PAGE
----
5/11/15 – 9:59 A.M.
Growing up poor in northwest Ohio is less of an obstacle to future success than in other areas of the state. That’s according to a new study by Harvard and visualized by the New York Times. The study shows that poor children in Hancock and the surrounding counties are likely to make more money by the age of 26 compared with a “childhood spent in the average American county.”
The biggest example of this is in Putnam County. According to the study, children who grow up poor in Putnam County would make 21% more annual income than a poor child who grew up in an average community. That amounts to around $5,500.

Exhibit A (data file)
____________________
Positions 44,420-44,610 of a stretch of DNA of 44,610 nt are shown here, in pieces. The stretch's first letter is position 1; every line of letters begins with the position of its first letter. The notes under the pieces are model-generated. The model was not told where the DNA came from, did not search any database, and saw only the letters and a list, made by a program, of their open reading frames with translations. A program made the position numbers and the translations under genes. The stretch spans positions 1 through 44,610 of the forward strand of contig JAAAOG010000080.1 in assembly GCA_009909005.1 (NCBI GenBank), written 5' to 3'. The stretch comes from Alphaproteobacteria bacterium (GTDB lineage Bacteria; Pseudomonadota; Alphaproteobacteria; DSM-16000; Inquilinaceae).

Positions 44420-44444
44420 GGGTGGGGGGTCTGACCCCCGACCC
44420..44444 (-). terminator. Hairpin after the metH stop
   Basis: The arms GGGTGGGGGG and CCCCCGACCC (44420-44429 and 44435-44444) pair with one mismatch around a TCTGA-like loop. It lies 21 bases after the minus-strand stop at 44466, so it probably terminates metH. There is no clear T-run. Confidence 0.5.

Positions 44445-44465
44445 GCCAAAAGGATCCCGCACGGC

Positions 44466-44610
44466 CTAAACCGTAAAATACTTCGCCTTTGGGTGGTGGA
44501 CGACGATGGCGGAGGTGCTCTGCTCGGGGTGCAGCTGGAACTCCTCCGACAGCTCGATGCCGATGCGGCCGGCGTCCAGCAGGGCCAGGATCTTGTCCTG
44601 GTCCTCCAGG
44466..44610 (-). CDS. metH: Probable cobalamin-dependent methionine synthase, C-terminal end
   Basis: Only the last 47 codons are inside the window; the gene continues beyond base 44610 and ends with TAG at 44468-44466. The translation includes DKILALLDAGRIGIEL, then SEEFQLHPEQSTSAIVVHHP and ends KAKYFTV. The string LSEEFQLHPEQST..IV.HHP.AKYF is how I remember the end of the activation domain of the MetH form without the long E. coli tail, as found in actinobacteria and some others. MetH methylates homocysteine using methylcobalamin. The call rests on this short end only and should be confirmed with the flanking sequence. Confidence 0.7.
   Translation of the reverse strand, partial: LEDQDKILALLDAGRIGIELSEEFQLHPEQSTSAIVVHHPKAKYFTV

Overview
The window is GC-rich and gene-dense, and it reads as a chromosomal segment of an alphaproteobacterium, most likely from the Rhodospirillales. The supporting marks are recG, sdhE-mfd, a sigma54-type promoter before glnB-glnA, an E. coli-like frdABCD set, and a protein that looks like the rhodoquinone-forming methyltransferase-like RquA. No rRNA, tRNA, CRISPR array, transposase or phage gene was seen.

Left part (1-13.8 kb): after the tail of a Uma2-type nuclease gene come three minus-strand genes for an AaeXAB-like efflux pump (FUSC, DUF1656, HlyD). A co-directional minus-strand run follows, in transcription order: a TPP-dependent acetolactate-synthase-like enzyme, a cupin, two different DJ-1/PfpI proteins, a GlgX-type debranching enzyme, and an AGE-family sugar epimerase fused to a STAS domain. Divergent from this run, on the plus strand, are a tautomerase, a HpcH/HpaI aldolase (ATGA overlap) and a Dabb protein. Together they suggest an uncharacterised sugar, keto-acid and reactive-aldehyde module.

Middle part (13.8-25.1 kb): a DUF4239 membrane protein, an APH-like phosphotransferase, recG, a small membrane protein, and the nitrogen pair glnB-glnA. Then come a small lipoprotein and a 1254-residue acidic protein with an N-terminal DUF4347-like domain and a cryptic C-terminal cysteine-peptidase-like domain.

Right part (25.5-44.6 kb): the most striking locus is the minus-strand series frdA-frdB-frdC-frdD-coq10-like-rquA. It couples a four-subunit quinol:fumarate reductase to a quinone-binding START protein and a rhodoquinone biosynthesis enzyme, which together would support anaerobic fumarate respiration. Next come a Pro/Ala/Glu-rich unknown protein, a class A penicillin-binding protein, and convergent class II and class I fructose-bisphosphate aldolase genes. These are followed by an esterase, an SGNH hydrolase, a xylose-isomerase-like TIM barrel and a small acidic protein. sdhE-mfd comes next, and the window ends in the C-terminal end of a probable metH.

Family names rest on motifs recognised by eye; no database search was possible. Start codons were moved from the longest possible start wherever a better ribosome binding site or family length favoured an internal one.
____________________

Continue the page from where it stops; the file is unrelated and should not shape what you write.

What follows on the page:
How other counties stack up:
Wyandot County = $3,500 more as young adults.
Henry County = $3,070 more as young adults.
Seneca County = $2,760 more as young adults.
Hancock County = $1,270 more as young adults.
Wood County = $1,140 more as young adults.
Hardin County = $270 more as young adults.
Allen County = $1,770 less as young adults.
In Hancock County kids across all income classes can expect to make more as young adults than kids in the average community, except for boys who grow up in a home in the top one percent of earners. Boys in that class in Hancock County statistically earn $150 less per year as young adults than boys who grow up in the top one percent in the average community.
MORE: New York Times Visualization
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